6 degrees of proximity: it’s a small world

November 25, 2005

Remember the last time you were on vacation and that you met some of your compatriots. Ten to one you discovered in your conversation that you had a common contact. And this happens a lot on holidays, even more than in “normal” daily live. Why is this?

The first reason is that it IS a small world and the second that you took the time to explore the different ways you are related to each other.

On holidays we are more relaxed. And we are more open and more patient to listen. And moreover, since we don’t know the people we just met yet, we are still open and ready to explore ALL different areas of life.

When we meet other people in daily life it is almost always in a specific environment: colleagues at the office, business contacts at networking events, family at birthday parties,… In these environments we have a common interest that is already established, just by the nature of this context. That’s the reason why we tend to limit our information exchange and search for more common ground to (the topics of) this specific environment. Once we talked to people, we have put them in one or more categories in our minds (and/or in our databases). This is very normal behaviour. This is necessary for us to cope with all the information that we are bombarded with on a continuous basis. The disadvantage is that we only know snippets of people’s lives and miss lots of opportunities or interesting conversations. We also tend to talk about the subjects we already know this person is interested in. But everything changes, including us and all people from our network. And in an ever increasing pace.

Because we are only capable of knowing “parts” of other people, we are still surprised when we find out that we have something in common with someone. “It’s a small world” you hear from time to time (and this becomes a daily standard phrase when you become a real networker). And when two people discover that it is a small world indeed, you feel the atmosphere change. Suddenly there is more room for a relaxed posture, fun and trust.

In reality we indeed live in a small world. We are connected to anyone, ANYONE, on this planet via 6 people. This phenomenon is called the “6 degrees of separation”. In this network era where people are reconnecting, I’d like to change this name into “6 degrees of proximity”. If you can contact anyone on this earth via maximum 6 steps, then you are close and related to each other, instead of separated, don’t you agree?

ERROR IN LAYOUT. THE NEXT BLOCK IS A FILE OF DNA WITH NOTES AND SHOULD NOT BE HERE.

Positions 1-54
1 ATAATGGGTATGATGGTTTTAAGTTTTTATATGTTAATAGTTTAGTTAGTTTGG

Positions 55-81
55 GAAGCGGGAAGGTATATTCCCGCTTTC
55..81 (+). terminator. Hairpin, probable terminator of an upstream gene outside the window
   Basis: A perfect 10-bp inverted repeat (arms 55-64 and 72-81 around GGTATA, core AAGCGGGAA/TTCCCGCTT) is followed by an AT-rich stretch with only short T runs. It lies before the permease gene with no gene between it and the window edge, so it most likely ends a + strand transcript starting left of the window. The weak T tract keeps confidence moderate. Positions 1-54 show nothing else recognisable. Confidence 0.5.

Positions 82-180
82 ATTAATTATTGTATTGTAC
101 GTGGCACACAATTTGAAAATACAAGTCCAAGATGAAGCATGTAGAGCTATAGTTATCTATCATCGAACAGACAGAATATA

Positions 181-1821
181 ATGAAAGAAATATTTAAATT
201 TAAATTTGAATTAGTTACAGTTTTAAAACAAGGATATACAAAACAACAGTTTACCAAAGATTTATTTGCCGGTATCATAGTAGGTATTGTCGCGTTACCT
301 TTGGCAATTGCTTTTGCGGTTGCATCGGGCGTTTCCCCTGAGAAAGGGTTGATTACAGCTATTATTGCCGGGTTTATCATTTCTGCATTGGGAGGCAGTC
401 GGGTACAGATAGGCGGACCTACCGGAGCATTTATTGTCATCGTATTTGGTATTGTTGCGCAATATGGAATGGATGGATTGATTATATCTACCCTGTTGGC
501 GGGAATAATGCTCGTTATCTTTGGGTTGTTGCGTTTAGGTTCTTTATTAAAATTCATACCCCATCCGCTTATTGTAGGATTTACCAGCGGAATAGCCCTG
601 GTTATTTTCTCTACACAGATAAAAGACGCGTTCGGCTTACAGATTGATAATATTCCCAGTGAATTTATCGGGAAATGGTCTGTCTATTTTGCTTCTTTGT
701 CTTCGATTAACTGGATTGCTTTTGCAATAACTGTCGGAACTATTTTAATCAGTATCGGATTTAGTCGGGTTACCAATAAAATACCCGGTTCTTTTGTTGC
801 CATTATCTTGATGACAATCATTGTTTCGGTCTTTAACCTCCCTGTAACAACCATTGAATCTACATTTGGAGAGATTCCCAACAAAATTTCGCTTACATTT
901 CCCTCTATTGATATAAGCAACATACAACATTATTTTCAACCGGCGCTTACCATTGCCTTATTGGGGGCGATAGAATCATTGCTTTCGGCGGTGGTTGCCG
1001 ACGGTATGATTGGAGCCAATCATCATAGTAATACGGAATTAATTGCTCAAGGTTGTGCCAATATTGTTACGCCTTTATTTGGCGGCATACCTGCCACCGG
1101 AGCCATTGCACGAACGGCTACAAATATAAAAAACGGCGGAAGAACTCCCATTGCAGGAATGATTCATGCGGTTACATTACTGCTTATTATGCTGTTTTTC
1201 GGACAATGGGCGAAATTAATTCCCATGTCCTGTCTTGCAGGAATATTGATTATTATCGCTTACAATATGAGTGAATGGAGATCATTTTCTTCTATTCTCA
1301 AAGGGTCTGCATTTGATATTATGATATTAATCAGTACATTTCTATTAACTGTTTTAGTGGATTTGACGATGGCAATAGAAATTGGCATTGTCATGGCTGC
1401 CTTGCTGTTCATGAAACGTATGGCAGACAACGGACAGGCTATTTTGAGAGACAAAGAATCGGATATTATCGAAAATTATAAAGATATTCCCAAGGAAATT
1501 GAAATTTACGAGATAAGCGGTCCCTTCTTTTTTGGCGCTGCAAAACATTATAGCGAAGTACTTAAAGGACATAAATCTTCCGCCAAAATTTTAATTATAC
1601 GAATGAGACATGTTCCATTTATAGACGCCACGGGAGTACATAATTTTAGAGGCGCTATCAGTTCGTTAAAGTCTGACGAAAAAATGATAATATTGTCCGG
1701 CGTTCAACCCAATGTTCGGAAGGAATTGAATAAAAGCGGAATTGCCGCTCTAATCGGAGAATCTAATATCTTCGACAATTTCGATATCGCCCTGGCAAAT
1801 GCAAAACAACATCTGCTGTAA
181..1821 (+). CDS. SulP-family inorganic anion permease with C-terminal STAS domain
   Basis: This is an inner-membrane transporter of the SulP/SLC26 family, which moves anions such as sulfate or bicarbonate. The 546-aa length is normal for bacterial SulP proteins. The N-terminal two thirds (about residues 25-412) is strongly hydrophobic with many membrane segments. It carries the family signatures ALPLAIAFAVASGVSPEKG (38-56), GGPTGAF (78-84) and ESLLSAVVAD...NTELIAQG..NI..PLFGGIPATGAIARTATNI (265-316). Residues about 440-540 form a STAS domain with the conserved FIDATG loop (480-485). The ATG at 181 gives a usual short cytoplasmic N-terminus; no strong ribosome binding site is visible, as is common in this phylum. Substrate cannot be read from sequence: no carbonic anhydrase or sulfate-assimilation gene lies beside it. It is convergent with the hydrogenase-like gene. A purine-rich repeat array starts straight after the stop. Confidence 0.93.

Jan

PS: this is an excerpt from my upcoming book “Let’s Connect!”. Pre-register at www.letsconnect.be

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50 words

November 11, 2005

One of the things we try to do when we meet new people is to find common ground.

This is not always easy. Especially if the person you are talking to is not so at ease with talking to strangers.

One of the things you could do is turn things around: offer them some topics where you are interested in and have them choose what to talk about.

This sounds a little artificial and unusual, but it works!

An example of this concept are the 50 words in the profiles of the members of the online networking website Ecademy. You can browse through some profiles to see what I mean. You can start for example with mine and then look at the profiles of the people from my network.

This concept can also be applied to your business card. Just write your 50 words (or 30 in my case) on the back. You will experience that you have more things in common with strangers than you originally thought or at least have something to talk about!

Have a great networking day!

Jan


Stand on the shoulders of giants

November 6, 2005

Yesterday evening I was listening to a Brian Tracy CD in my car. I heard something I wanted to share with you. Brian said some very wise words that are applicable to networking:

“A dwarf that stands on the shoulders of a giant sees further than the giant.”

Brian was talking about learning from experts. And also learning from books, CD’s, presentations and anything else that cost somebody else 10 or more years to find out and that you can learn in a few hours. It’s about leveraging the knowledge of others.

I want to add to this: also stand on the shoulders of others in your network and let others stand on your shoulders. Leverage each others network to get to the people you’re looking for. And form permanent or temporary teams with experts.

And if you do stand on the shoulders of these giants and make them requests, don’t forget the two other angles of the golden triangle of networking: thank them and offer them your own “shoulders”.

Have a great networking day !

Jan


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